Boston Children’s Museum’s New KEVA Plank Exhibit Fosters Creativity, Problem Solving, and Design and Building Skills

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KEVA: Design, Build, Create Exhibit Captivates All Ages

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This exhibit taps into the human desire to create and build, and it has an inherent appeal to all ages. You see wonderful family interactions.

Boston Children’s Museum’s new exhibit, KEVA: Design, Build, Create, allows children to envision and construct their own structures. KEVA planks are thin wooden pieces, approximately 1/4 inch thick, 3/4 inch wide and 4 1/2 inches long. Every piece is the same. There is no glue, tape, or connectors; no instruction manual and no directions. Structures are built simply by stacking the planks. The only limit is the imagination of the builder.

KEVA Planks introduce children to problem solving and abstract thinking, and foundational concepts of mathematics, physics, and design. Young children develop coordination, spatial awareness, and fine motor skills when they reach, pick up, stack, or fit blocks together; they build strength in their fingers and hands, and increase eye-hand coordination. As they get older, and spatial reasoning skills develop, children are able to envision how planks can come together to make complex structures. Combining these hypotheses with careful observation and planning, these structures come to life. Additionally, KEVA planks offer an opportunity for counting, adding, observing scale, and dimensionality. They build language skills as children describe shapes, sizes, and their ideas. They foster cooperation, collaboration, and friendship. For older children, engineering, architectural, and artistic experiments result in towers, bridges, sculptures, and contraptions.

“This exhibit taps into the human desire to create and build, and it has an inherent appeal to all ages. You see wonderful family interactions. Parents working with their kids, and kids building together. It’s very much an exhibit that everyone does with it what they want,” said Alexander Goldowsky, the Museum’s Senior Vice President of Exhibits and Programs. “You see people taking on all sorts of challenges from engineering of how to build bridges, cantilevers and counterweights, to people who really approach it on an aesthetic level, looking at patterns and designs.”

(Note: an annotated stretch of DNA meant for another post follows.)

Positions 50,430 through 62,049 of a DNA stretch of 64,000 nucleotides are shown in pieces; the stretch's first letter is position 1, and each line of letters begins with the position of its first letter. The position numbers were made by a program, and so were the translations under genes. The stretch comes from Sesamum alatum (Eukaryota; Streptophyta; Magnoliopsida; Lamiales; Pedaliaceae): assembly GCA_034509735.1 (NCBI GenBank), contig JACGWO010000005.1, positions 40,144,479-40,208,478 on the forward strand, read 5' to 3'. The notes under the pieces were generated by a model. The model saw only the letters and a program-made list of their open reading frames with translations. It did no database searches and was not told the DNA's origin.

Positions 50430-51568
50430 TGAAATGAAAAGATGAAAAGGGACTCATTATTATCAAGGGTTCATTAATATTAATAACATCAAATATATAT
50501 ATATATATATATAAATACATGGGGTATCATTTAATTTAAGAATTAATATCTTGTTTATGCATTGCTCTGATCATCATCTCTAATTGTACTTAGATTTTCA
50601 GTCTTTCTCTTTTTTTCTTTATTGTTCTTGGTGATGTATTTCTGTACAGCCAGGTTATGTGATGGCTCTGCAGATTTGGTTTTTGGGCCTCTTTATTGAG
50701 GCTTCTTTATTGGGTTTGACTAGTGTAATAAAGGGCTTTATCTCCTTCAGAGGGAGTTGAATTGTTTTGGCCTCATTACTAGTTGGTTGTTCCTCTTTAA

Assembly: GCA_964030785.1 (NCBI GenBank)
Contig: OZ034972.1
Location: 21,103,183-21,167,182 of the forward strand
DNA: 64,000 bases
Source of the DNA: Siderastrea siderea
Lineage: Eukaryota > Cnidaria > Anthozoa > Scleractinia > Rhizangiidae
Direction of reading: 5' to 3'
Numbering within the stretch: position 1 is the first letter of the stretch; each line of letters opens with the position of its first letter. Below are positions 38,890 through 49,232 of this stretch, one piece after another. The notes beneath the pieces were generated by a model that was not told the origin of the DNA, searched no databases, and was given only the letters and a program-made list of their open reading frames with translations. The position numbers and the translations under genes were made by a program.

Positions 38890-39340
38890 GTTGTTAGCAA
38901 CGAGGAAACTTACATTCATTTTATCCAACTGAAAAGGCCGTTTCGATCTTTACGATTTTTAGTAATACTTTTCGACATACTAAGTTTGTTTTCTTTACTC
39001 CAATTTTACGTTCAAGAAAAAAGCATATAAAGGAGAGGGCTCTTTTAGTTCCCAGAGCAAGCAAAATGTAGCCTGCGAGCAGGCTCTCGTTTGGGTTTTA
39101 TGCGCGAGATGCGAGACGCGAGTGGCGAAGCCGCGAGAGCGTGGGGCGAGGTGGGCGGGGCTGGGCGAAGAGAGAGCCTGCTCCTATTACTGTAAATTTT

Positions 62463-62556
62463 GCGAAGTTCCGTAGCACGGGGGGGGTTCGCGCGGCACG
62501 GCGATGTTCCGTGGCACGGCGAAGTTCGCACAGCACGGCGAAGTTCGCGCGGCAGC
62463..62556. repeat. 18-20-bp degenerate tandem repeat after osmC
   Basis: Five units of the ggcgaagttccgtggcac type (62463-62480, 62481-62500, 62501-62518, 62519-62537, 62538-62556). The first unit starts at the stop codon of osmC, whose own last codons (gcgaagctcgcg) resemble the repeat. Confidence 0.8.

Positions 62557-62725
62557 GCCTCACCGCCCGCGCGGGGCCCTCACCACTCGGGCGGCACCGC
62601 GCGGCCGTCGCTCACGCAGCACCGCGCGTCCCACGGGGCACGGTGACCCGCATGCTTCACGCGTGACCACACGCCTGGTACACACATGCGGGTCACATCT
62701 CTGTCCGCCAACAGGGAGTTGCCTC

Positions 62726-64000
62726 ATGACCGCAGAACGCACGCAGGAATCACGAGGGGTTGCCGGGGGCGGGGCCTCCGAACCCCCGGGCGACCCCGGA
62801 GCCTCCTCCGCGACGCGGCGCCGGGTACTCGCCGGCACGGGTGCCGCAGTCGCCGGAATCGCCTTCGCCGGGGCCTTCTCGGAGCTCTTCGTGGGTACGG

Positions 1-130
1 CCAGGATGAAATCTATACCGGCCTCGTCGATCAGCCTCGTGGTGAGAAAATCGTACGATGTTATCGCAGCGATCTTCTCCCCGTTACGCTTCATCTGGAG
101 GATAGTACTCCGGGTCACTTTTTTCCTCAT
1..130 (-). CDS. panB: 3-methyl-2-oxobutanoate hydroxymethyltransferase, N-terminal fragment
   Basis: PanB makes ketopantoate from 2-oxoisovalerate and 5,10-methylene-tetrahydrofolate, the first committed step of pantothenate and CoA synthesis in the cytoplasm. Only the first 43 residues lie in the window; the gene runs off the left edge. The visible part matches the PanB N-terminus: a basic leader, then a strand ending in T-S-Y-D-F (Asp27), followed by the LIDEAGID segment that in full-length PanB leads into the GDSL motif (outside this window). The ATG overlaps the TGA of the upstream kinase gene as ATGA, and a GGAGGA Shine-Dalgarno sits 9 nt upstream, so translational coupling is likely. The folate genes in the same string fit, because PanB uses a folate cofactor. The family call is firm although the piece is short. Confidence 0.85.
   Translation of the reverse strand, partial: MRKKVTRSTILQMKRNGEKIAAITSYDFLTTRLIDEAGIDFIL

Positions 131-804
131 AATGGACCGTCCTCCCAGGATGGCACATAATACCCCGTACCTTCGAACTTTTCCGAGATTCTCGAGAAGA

Research indicates that construction play can boost mathematic ability, spatial reasoning, and executive function, and that children who play with blocks like KEVA planks may be more successful at higher level math subjects like algebra and calculus when they get older. KEVA planks are for children of all ages. They give children the chance to be creators in their own right and discover something new.

For additional information, please visit http://www.BostonChildrensMuseum.org

About Boston Children's Museum
Boston Children’s Museum engages children and families in joyful discovery experiences that instill an appreciation of our world, develop foundational skills, and spark a lifelong love of learning. More information about Boston Children’s Museum can be found at http://www.BostonChildrensMuseum.org. Become a fan of the Museum on Facebook and follow us on Twitter

Hours and Admission
The Museum is open daily from 10:00 a.m. – 5:00 p.m. and Fridays until 9:00 p.m. Adults, $14, children (1-15) and senior citizens, $14; children under 12 months and Museum members are always free. Fridays 5:00 p.m. – 9:00 p.m., all visitors $1.

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Jo-Anne Baxter
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